“Last Seen: Voices from Slavery’s Lost Families” will bring to life a compilation of classified ads printed in newspapers in the decades following the Emancipation Proclamation.
By Paula Rogo, Essence
The newspaper advertisements placed by former slaves that were searching for missing relatives will come to life when they are read onstage in a new theatrical performance set to debut at Philadelphia’s Villanova University.
“Last Seen: Voices from Slavery’s Lost Families” will bring to life a compilation of classified ads, letters, and articles printed in newspapers in the decades following the 1863 signing of the Emancipation Proclamation.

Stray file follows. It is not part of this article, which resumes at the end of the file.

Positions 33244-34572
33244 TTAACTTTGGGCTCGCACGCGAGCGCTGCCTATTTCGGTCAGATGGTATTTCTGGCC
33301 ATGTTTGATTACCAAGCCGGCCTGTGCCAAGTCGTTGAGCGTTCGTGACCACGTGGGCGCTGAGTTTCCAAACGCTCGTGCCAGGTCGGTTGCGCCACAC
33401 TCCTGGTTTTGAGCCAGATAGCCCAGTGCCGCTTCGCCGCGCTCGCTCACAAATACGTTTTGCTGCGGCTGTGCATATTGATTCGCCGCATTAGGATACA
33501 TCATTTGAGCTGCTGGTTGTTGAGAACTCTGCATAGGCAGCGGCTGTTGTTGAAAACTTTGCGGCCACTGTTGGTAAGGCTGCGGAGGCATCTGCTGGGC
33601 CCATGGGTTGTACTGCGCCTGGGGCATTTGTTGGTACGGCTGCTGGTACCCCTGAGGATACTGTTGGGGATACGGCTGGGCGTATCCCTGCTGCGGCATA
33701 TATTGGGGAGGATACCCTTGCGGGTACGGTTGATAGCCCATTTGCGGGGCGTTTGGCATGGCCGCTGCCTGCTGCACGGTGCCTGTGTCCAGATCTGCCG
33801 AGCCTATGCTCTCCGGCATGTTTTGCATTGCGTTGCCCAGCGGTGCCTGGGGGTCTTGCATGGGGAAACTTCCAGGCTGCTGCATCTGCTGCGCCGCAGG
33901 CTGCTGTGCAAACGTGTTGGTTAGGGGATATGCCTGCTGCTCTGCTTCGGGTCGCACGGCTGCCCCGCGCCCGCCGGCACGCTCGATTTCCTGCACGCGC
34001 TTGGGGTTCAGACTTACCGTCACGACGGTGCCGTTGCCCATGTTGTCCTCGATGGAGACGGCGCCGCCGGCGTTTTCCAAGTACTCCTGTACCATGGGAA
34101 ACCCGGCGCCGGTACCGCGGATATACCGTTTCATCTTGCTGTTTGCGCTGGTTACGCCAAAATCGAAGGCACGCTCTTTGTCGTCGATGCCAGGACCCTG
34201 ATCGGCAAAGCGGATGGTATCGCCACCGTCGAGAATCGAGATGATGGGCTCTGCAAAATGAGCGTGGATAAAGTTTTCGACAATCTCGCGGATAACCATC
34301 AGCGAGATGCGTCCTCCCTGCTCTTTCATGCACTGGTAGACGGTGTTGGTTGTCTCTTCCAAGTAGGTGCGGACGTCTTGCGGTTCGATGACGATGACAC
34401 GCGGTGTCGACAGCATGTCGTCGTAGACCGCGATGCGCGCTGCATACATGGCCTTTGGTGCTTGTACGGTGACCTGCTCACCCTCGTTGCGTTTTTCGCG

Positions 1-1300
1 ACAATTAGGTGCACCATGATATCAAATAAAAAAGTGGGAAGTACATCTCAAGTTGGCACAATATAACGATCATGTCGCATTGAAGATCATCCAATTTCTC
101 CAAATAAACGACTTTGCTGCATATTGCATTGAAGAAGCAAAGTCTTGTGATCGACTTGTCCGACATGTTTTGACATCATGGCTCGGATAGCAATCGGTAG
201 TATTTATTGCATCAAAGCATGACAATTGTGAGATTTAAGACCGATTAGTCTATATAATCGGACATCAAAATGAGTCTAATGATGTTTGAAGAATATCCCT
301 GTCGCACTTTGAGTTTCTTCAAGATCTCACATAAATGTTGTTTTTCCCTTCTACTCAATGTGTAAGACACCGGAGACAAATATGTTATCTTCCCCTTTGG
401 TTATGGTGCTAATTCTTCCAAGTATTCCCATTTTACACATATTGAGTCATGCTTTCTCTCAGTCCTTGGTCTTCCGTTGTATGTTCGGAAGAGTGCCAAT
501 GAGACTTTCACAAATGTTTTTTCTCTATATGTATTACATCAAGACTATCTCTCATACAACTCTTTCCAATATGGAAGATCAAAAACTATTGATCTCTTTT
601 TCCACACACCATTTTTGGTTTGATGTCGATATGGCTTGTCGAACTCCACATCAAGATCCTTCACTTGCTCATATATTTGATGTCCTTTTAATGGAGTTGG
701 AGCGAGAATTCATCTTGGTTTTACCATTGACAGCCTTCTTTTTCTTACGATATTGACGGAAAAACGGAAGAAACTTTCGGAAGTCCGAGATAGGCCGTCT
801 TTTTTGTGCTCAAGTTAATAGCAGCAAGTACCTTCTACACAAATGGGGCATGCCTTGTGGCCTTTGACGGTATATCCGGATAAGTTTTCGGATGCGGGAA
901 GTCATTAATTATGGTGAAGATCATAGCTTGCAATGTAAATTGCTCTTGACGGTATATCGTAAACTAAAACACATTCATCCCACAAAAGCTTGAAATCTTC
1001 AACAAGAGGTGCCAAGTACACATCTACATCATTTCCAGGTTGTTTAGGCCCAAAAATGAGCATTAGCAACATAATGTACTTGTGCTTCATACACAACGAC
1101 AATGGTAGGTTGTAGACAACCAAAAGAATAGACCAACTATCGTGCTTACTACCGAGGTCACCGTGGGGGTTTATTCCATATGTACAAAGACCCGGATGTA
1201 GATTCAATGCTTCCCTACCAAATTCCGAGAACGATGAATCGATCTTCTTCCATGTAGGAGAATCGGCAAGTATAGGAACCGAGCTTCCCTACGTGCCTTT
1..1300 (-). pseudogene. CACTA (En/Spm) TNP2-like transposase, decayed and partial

According to Philly.com, the type of letters range from mothers searching for their children, husbands for their wives, daughters, and sons for their parents, siblings for each other.
“I am very anxious to get in direct correspondence with them,” Ann Whaley, 101, writes in the Baltimore Sun as she is in search for family members before she dies. “Anything you can do for me, an ex-slave, will be highly appreciated.”
Her letter was published in 1911, 40 years after Emancipation.
The performance is the result of a much bigger project, “Last Seen: Finding Family After Slavery,” an online database created in 2017 that has since become a repository for nearly 4,000 ads from hundreds of newspapers.
“Last Seen: Voices from Slavery’s Lost Families” will take place this upcoming Monday at Villanova University’s Vasey Theater in Philadelphia.
This article originally appeared in Essence.